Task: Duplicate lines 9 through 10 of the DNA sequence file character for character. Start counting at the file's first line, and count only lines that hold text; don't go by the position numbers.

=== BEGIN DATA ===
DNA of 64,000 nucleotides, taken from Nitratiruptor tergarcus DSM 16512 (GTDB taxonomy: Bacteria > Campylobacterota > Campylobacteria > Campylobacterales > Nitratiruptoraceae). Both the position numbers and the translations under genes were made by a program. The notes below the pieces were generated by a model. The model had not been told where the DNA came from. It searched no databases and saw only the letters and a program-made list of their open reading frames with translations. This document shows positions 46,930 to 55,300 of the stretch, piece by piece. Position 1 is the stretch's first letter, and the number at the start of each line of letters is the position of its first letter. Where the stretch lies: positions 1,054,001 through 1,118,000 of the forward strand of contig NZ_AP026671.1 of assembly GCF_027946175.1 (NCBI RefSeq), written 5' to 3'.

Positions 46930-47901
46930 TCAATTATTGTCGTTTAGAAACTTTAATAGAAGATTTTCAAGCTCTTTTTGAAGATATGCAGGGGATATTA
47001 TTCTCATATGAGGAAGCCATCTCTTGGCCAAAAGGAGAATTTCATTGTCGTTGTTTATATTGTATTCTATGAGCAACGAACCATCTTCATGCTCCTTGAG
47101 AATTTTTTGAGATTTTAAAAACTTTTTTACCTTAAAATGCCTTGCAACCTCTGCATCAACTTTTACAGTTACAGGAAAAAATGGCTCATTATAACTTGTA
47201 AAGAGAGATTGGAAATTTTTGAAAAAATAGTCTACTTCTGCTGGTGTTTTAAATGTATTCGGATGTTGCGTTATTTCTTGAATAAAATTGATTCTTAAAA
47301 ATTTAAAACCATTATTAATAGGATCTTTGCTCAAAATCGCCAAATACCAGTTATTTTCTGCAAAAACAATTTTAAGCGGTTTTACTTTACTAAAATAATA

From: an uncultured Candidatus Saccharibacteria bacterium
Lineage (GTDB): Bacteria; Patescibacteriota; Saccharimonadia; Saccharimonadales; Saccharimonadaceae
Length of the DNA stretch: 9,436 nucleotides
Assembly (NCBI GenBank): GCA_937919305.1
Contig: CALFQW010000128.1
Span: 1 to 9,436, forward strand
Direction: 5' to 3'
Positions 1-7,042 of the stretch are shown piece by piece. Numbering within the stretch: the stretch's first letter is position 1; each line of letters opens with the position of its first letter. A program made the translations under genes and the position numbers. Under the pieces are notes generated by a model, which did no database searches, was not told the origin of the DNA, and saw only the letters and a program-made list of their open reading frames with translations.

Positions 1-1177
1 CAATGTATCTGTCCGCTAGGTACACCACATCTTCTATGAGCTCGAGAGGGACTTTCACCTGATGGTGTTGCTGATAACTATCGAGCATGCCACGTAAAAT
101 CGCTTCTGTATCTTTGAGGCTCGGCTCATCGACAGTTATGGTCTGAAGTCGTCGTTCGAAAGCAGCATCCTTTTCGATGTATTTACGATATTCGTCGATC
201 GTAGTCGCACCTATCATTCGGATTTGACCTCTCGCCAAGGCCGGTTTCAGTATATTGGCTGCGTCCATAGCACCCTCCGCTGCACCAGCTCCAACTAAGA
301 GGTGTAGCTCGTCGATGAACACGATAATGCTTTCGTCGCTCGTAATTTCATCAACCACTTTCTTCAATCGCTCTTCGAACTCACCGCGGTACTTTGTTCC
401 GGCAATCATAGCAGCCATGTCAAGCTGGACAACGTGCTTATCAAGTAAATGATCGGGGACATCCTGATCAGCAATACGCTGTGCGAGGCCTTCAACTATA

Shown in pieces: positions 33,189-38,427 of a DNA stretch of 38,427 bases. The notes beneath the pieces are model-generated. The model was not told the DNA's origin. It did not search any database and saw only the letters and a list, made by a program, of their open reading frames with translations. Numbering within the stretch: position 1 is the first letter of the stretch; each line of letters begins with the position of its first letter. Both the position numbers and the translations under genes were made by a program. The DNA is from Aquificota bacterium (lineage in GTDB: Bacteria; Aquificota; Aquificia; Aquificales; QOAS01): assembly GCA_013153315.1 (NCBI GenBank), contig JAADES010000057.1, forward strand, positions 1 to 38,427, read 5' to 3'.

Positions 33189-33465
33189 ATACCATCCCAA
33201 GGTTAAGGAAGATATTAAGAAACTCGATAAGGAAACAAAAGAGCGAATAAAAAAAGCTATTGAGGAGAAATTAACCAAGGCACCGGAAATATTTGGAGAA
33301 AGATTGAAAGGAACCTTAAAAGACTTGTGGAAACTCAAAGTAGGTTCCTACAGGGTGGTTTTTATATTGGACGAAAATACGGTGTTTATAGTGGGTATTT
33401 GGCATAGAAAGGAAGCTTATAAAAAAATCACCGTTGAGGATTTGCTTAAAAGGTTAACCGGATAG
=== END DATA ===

Lineage (GTDB): Bacteria; Patescibacteriota; Saccharimonadia; Saccharimonadales; Saccharimonadaceae
Length of the DNA stretch: 9,436 nucleotides